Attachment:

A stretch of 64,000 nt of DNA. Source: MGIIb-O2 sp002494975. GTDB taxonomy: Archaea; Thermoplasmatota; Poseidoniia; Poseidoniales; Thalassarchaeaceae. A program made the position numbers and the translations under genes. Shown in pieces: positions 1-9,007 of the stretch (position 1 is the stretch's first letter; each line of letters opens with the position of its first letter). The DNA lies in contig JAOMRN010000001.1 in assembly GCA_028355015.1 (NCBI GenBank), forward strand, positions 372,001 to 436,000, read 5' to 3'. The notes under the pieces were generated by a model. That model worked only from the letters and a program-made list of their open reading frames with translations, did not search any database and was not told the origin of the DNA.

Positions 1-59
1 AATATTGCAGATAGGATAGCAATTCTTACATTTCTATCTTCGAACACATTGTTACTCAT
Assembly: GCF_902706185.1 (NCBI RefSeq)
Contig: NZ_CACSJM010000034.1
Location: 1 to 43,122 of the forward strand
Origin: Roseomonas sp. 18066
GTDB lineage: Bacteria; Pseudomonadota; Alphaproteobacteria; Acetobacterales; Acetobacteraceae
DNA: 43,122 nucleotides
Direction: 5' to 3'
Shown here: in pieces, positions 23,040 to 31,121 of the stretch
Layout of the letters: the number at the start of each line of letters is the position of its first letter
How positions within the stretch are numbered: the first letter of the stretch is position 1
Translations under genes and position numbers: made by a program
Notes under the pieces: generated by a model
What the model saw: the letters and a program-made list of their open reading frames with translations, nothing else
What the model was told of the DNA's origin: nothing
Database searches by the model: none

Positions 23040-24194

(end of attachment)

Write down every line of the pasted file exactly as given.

A stretch of 64,000 nt of DNA. Source: MGIIb-O2 sp002494975. GTDB taxonomy: Archaea; Thermoplasmatota; Poseidoniia; Poseidoniales; Thalassarchaeaceae. A program made the position numbers and the translations under genes. Shown in pieces: positions 1-9,007 of the stretch (position 1 is the stretch's first letter; each line of letters opens with the position of its first letter). The DNA lies in contig JAOMRN010000001.1 in assembly GCA_028355015.1 (NCBI GenBank), forward strand, positions 372,001 to 436,000, read 5' to 3'. The notes under the pieces were generated by a model. That model worked only from the letters and a program-made list of their open reading frames with translations, did not search any database and was not told the origin of the DNA.

Positions 1-59
1 AATATTGCAGATAGGATAGCAATTCTTACATTTCTATCTTCGAACACATTGTTACTCAT
Assembly: GCF_902706185.1 (NCBI RefSeq)
Contig: NZ_CACSJM010000034.1
Location: 1 to 43,122 of the forward strand
Origin: Roseomonas sp. 18066
GTDB lineage: Bacteria; Pseudomonadota; Alphaproteobacteria; Acetobacterales; Acetobacteraceae
DNA: 43,122 nucleotides
Direction: 5' to 3'
Shown here: in pieces, positions 23,040 to 31,121 of the stretch
Layout of the letters: the number at the start of each line of letters is the position of its first letter
How positions within the stretch are numbered: the first letter of the stretch is position 1
Translations under genes and position numbers: made by a program
Notes under the pieces: generated by a model
What the model saw: the letters and a program-made list of their open reading frames with translations, nothing else
What the model was told of the DNA's origin: nothing
Database searches by the model: none

Positions 23040-24194